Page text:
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7 Interesting Facts About Snowshoe Cats


Written by Wag! Staff

Veterinary reviewed by:

Published: 08/23/2023, edited: 08/28/2023

What is a Snowshoe cat? You may have been unlucky and never even seen one of these cheeky felines before – if that’s true, we’re about to change your life.

To say that it’s a cat with white paws would be true, but it wouldn’t do justice to this special breed. Snowshoe cats are rare – one of the rarest breeds around – and even came close to going extinct, as we’ll explain later. They are defined, of course, by their remarkable white feet, which look as though they are wearing the eponymous snowshoes. 

An unusually intelligent cat that doesn’t like to be left alone if it can help it, the Snowshoe - originally called Silver Laces - is a relatively late addition to the cat world. But what a welcome one it is: this is a breed that would be a joy in any house, playing well with children and other pets and curling up in your lap for cuddles.

Snowshoe cats were a wonderful accident

Unlike plenty of breeds, Snowshoe cats weren’t engineered deliberately. The story goes that in 1960s Philadelphia, breeder Dorothy Hinds-Daugherty found three distinctive Siamese kittens in an otherwise normal litter. 

These kittens had white feet and points, and Hinds-Daugherty was obsessed with the beautiful accidents. Though she tried producing the same type of cat by breeding Siamese cats with bicolor American Shorthairs, it was only by breeding these babies with other Siamese cats that Hinds-Daugherty produced the Snowshoes again (being a recessive trait, the white shoes are tricky to engineer.) When she stopped, it was up to another breeder, Vicki Olander, to take on the Snowshoe baton. The next decade saw a flurry of breeders realize how gorgeous the cat was, and the Snowshoe cat breed advanced in number and popularity.

Snowshoe cats are born white

The range of Snowshoe cat colors is immense: cinnamon; fawn; chocolate; blue; cream; you name it. But, although a Snowshoe may be, for example, brown in adulthood, it will have been born all-white, gradually acquiring its hue over a few weeks. When a Snowshoe kitten is born, therefore, you won’t necessarily have any idea whatsoever what color it will end up being when it’s fully grown.

Snowshoe cats like water

Cats aren’t typically famous for liking water, as you’ll know if you’ve ever accidentally flicked some on your cat’s head while washing your hands. Snowshoe cats are the opposite , however, and love to frolic around in the wet stuff to their heart’s content. Don’t assume that your cat will love a bucket of water poured over its head, but don’t be surprised to see it taking a little paddle in a puddle now and again.

Snowshoe cats like to use their loud voices

Because they have Siamese DNA in them, Snowshoes are vocal pets who love to tell everyone what they think of the world. They may not be as loud as Siamese cats, but they can meow for their dinner and wouldn’t necessarily be the best choice for anyone looking for some peace and quiet. One thing that might keep them from meowing too loudly is feeding them good-quality cat food. Our friends over at Cat Food Advisor will be able to help you in that department, and they’re committed to keeping your cat happy and quiet for at least a few minutes every day.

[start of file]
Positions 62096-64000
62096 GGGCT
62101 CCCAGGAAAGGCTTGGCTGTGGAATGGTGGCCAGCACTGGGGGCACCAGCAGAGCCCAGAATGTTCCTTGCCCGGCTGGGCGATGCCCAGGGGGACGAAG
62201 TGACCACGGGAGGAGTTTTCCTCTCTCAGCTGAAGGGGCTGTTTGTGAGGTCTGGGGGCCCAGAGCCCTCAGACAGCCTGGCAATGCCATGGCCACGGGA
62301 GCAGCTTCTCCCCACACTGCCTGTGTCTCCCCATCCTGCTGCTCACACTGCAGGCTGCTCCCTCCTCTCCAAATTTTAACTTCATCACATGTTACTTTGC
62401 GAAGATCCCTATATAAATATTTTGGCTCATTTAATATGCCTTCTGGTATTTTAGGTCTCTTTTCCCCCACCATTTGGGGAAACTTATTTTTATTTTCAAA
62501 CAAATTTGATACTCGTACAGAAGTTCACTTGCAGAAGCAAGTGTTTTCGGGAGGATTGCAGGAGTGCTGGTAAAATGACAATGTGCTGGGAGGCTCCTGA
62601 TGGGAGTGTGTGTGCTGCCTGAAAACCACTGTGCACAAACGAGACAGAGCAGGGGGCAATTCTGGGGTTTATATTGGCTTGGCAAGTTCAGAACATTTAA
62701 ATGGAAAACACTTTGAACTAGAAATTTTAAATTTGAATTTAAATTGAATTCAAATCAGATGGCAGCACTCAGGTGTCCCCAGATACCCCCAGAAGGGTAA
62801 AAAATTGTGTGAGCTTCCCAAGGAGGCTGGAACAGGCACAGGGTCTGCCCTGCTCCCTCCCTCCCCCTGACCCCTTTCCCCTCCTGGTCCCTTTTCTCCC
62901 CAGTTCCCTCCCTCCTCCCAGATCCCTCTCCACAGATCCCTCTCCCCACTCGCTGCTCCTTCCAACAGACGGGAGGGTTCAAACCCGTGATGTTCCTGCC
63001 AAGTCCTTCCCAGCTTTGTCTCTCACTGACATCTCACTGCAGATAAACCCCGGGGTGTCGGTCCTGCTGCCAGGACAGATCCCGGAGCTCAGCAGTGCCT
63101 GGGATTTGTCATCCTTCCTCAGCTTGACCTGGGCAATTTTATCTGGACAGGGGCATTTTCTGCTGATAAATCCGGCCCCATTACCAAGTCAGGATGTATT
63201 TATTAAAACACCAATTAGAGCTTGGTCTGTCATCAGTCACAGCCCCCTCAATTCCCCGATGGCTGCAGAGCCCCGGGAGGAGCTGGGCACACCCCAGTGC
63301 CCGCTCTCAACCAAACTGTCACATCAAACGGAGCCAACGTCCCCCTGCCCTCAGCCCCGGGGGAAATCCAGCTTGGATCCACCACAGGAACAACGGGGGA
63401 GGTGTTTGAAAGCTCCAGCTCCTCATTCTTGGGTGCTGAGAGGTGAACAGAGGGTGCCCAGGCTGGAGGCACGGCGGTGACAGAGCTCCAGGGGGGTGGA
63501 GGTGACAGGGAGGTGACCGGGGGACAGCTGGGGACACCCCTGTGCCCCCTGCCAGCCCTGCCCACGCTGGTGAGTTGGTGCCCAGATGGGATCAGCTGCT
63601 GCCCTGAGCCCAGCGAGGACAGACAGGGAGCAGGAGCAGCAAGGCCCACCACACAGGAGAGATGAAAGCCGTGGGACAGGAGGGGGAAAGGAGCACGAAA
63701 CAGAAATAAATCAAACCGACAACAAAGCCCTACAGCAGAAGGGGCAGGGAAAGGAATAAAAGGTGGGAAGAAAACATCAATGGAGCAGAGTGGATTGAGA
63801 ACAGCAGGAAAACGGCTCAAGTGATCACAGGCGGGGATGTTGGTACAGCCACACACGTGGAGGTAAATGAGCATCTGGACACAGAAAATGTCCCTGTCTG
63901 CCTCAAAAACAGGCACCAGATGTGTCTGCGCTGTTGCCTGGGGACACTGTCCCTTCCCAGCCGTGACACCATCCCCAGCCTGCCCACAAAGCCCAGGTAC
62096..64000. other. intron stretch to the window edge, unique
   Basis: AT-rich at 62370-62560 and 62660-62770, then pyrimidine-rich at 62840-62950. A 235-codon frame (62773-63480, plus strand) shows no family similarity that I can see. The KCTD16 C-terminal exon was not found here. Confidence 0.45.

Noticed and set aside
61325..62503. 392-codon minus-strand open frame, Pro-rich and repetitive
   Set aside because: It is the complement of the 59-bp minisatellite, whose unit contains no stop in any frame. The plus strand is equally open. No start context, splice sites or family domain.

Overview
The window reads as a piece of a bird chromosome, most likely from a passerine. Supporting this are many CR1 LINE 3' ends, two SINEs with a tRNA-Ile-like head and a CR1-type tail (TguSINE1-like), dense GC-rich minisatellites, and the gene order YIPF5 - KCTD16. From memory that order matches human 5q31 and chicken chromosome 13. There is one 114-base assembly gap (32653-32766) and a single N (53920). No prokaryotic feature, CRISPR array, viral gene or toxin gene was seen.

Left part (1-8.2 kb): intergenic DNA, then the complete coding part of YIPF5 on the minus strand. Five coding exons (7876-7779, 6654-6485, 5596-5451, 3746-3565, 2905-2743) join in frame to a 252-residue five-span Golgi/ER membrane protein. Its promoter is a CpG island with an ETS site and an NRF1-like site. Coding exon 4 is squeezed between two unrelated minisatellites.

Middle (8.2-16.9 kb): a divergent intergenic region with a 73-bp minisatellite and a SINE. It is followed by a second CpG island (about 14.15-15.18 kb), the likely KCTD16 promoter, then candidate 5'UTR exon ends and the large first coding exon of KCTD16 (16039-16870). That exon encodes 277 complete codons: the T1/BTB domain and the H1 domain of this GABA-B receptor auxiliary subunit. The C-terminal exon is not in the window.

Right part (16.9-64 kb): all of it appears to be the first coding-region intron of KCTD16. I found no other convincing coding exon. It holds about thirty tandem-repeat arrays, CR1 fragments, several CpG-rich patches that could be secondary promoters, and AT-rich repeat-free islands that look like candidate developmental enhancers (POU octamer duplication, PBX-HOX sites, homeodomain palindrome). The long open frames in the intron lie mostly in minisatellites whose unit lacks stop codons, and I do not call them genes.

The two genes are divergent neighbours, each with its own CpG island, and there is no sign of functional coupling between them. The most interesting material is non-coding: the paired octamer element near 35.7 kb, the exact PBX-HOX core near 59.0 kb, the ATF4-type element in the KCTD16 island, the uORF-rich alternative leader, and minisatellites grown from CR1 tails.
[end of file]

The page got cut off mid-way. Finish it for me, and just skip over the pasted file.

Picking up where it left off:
Snowshoe cats always have blue eyes

There are a few guarantees you’ll get with a Snowshoe, one of which is that their eyes will be the most beautiful ocean-blue color. This is just one of the many beautiful Snowshoe cat characteristics you’ll come to love: however old it is, wherever it’s from, the cat will look up at you with big blue irises. In the world of cats, blue eyes are relatively unusual. And it’s just like the Snowshoe to be a little bit different.

Snowshoe cats can be taught to fetch

Even among intelligent cats, the Snowshoe is one clever kitty. It has brains galore and the ability to learn commands, rather like a dog. You can train it to walk on a leash and to fetch a ball and bring it back to you. In fact, apart from barking, anything a dog can do, the Snowshoe can probably do too.

Snowshoe cats nearly went extinct

History could have been very different. Keen cat breeder Vicki Olander was instrumental in keeping the Snowshoe dream alive, but by the late 1970s she was the only person in the United States doing the work and the breed was nearly extinct - not for the last time.

Fortunately, Snowshoes were too adorable not to be championed and the 1980s saw a kind of rescue operation take hold. And, though there were only an alleged six Snowshoes in the world at one point in the 1990s, the breed was recognized by the International Cat Association in 1993, improving its fortunes.

However, this is still an extremely rare breed, and some say that it is all but extinct even now. It is clearly of the utmost importance, therefore, that the Snowshoes that do exist are protected.

In order to help your Snowshoe cat to live a lovely, long, healthy life, do make sure you take out pet insurance . You can compare plans from leading pet insurance providers using our online tool – and it takes just seconds to view a range of quotes. You can also consider an annual wellness plan, to cover routine vet appointments and vaccinations.

These cats are too lovely not to be taken care of.

Comments (19)



Yes we have a snowshoe cat named Frizt and he is a very pretty cat. When someone comes to our house they always comment on how beautiful he is. We actually got him for free from friends giving away kittens.
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I have a cat similar to these shown so is she indeed a Snowshoe cat?
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